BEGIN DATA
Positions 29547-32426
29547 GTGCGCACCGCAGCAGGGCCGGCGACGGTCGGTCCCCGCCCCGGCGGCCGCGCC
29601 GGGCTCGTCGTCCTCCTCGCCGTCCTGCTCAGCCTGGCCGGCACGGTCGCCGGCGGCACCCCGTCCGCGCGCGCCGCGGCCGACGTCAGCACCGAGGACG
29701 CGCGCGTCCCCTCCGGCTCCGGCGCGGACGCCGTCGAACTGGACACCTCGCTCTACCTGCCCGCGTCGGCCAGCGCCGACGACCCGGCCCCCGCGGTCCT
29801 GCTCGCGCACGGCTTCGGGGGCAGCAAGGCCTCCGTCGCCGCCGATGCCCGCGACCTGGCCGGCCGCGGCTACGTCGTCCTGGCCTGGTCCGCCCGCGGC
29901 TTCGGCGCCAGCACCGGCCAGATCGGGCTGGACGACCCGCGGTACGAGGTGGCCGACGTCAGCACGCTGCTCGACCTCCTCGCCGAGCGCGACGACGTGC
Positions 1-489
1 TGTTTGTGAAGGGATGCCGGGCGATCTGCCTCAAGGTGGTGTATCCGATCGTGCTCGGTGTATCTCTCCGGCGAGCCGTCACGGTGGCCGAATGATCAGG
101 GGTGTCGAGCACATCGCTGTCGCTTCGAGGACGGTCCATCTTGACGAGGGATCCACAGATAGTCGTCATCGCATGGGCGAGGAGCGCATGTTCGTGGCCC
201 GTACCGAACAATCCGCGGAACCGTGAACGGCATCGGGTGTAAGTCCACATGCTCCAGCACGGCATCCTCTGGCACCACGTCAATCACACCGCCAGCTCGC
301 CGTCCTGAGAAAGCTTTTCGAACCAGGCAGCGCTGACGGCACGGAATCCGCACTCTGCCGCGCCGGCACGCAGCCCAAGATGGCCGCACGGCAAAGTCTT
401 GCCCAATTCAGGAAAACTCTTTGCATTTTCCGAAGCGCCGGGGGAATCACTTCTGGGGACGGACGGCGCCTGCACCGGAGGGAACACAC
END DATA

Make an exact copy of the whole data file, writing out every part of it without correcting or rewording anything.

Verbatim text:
Positions 29547-32426
29547 GTGCGCACCGCAGCAGGGCCGGCGACGGTCGGTCCCCGCCCCGGCGGCCGCGCC
29601 GGGCTCGTCGTCCTCCTCGCCGTCCTGCTCAGCCTGGCCGGCACGGTCGCCGGCGGCACCCCGTCCGCGCGCGCCGCGGCCGACGTCAGCACCGAGGACG
29701 CGCGCGTCCCCTCCGGCTCCGGCGCGGACGCCGTCGAACTGGACACCTCGCTCTACCTGCCCGCGTCGGCCAGCGCCGACGACCCGGCCCCCGCGGTCCT
29801 GCTCGCGCACGGCTTCGGGGGCAGCAAGGCCTCCGTCGCCGCCGATGCCCGCGACCTGGCCGGCCGCGGCTACGTCGTCCTGGCCTGGTCCGCCCGCGGC
29901 TTCGGCGCCAGCACCGGCCAGATCGGGCTGGACGACCCGCGGTACGAGGTGGCCGACGTCAGCACGCTGCTCGACCTCCTCGCCGAGCGCGACGACGTGC
Positions 1-489
1 TGTTTGTGAAGGGATGCCGGGCGATCTGCCTCAAGGTGGTGTATCCGATCGTGCTCGGTGTATCTCTCCGGCGAGCCGTCACGGTGGCCGAATGATCAGG
101 GGTGTCGAGCACATCGCTGTCGCTTCGAGGACGGTCCATCTTGACGAGGGATCCACAGATAGTCGTCATCGCATGGGCGAGGAGCGCATGTTCGTGGCCC
201 GTACCGAACAATCCGCGGAACCGTGAACGGCATCGGGTGTAAGTCCACATGCTCCAGCACGGCATCCTCTGGCACCACGTCAATCACACCGCCAGCTCGC
301 CGTCCTGAGAAAGCTTTTCGAACCAGGCAGCGCTGACGGCACGGAATCCGCACTCTGCCGCGCCGGCACGCAGCCCAAGATGGCCGCACGGCAAAGTCTT
401 GCCCAATTCAGGAAAACTCTTTGCATTTTCCGAAGCGCCGGGGGAATCACTTCTGGGGACGGACGGCGCCTGCACCGGAGGGAACACAC